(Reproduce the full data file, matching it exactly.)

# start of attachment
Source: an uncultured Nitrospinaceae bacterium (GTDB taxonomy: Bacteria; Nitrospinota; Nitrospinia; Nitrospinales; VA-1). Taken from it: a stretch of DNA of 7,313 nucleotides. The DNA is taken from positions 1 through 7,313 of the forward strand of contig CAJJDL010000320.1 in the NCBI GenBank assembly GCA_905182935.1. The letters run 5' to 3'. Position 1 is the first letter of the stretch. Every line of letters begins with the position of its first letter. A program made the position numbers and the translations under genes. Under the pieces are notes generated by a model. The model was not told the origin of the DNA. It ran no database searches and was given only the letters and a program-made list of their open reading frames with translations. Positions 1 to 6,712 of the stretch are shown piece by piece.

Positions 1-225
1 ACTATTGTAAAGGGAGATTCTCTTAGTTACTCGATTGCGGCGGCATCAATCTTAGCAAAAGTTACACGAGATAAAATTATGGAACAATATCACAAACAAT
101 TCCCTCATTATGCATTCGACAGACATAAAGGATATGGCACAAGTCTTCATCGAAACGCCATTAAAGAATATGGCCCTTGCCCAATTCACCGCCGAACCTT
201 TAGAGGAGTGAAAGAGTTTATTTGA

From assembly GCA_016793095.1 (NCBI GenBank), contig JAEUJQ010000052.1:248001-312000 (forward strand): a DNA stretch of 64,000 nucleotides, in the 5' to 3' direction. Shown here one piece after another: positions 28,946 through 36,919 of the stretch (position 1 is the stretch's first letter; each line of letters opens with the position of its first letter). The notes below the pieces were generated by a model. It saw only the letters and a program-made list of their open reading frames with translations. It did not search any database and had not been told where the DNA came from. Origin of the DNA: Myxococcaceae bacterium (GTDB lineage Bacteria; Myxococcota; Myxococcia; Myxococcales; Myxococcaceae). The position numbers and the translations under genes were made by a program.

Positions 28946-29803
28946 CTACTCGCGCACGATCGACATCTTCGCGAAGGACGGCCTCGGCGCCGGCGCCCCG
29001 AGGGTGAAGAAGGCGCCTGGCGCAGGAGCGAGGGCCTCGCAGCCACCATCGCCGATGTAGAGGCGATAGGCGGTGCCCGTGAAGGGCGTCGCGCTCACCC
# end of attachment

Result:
Source: an uncultured Nitrospinaceae bacterium (GTDB taxonomy: Bacteria; Nitrospinota; Nitrospinia; Nitrospinales; VA-1). Taken from it: a stretch of DNA of 7,313 nucleotides. The DNA is taken from positions 1 through 7,313 of the forward strand of contig CAJJDL010000320.1 in the NCBI GenBank assembly GCA_905182935.1. The letters run 5' to 3'. Position 1 is the first letter of the stretch. Every line of letters begins with the position of its first letter. A program made the position numbers and the translations under genes. Under the pieces are notes generated by a model. The model was not told the origin of the DNA. It ran no database searches and was given only the letters and a program-made list of their open reading frames with translations. Positions 1 to 6,712 of the stretch are shown piece by piece.

Positions 1-225
1 ACTATTGTAAAGGGAGATTCTCTTAGTTACTCGATTGCGGCGGCATCAATCTTAGCAAAAGTTACACGAGATAAAATTATGGAACAATATCACAAACAAT
101 TCCCTCATTATGCATTCGACAGACATAAAGGATATGGCACAAGTCTTCATCGAAACGCCATTAAAGAATATGGCCCTTGCCCAATTCACCGCCGAACCTT
201 TAGAGGAGTGAAAGAGTTTATTTGA

From assembly GCA_016793095.1 (NCBI GenBank), contig JAEUJQ010000052.1:248001-312000 (forward strand): a DNA stretch of 64,000 nucleotides, in the 5' to 3' direction. Shown here one piece after another: positions 28,946 through 36,919 of the stretch (position 1 is the stretch's first letter; each line of letters opens with the position of its first letter). The notes below the pieces were generated by a model. It saw only the letters and a program-made list of their open reading frames with translations. It did not search any database and had not been told where the DNA came from. Origin of the DNA: Myxococcaceae bacterium (GTDB lineage Bacteria; Myxococcota; Myxococcia; Myxococcales; Myxococcaceae). The position numbers and the translations under genes were made by a program.

Positions 28946-29803
28946 CTACTCGCGCACGATCGACATCTTCGCGAAGGACGGCCTCGGCGCCGGCGCCCCG
29001 AGGGTGAAGAAGGCGCCTGGCGCAGGAGCGAGGGCCTCGCAGCCACCATCGCCGATGTAGAGGCGATAGGCGGTGCCCGTGAAGGGCGTCGCGCTCACCC